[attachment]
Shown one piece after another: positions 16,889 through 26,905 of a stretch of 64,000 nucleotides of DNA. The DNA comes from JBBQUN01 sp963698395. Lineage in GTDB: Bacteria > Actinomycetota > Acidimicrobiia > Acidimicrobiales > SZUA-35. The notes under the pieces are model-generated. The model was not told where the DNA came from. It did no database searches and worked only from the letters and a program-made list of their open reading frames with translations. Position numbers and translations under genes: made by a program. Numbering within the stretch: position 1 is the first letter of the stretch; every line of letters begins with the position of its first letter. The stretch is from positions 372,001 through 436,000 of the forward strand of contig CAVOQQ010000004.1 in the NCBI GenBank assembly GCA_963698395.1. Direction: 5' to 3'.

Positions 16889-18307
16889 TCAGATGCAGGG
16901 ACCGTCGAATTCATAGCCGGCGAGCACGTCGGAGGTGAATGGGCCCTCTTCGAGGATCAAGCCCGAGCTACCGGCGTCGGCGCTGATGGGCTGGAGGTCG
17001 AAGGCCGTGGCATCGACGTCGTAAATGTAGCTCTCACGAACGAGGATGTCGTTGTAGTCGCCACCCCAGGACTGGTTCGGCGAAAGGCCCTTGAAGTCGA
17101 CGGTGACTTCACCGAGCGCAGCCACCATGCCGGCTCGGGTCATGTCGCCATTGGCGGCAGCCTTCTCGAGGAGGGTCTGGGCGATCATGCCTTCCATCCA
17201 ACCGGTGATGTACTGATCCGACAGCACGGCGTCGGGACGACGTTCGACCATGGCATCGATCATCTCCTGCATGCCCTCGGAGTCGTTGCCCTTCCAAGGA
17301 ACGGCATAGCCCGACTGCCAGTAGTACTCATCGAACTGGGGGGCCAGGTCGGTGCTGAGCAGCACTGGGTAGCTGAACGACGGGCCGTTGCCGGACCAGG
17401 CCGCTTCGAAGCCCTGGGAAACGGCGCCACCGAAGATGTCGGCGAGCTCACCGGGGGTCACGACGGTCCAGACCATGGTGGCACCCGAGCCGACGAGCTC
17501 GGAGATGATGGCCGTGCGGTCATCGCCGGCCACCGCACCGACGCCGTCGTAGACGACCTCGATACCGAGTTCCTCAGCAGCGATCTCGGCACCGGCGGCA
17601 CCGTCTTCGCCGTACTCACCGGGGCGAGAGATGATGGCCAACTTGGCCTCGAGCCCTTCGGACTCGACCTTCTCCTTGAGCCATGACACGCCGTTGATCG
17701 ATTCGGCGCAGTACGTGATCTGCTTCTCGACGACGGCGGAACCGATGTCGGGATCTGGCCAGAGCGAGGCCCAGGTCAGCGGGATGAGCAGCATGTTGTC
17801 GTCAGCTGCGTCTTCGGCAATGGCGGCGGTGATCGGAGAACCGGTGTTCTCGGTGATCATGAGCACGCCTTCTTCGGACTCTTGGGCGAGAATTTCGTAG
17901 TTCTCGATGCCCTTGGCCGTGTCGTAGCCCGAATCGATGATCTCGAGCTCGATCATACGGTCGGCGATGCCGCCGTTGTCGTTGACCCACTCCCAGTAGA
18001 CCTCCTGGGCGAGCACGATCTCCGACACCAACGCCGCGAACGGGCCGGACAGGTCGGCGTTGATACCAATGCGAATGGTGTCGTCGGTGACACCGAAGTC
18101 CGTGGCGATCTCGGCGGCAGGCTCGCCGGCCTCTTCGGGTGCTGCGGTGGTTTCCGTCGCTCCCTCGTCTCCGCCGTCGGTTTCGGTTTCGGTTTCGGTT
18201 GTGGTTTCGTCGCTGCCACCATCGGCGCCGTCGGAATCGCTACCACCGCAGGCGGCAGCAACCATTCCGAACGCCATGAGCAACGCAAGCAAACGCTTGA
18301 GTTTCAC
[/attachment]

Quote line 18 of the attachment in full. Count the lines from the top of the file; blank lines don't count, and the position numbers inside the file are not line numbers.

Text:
18301 GTTTCAC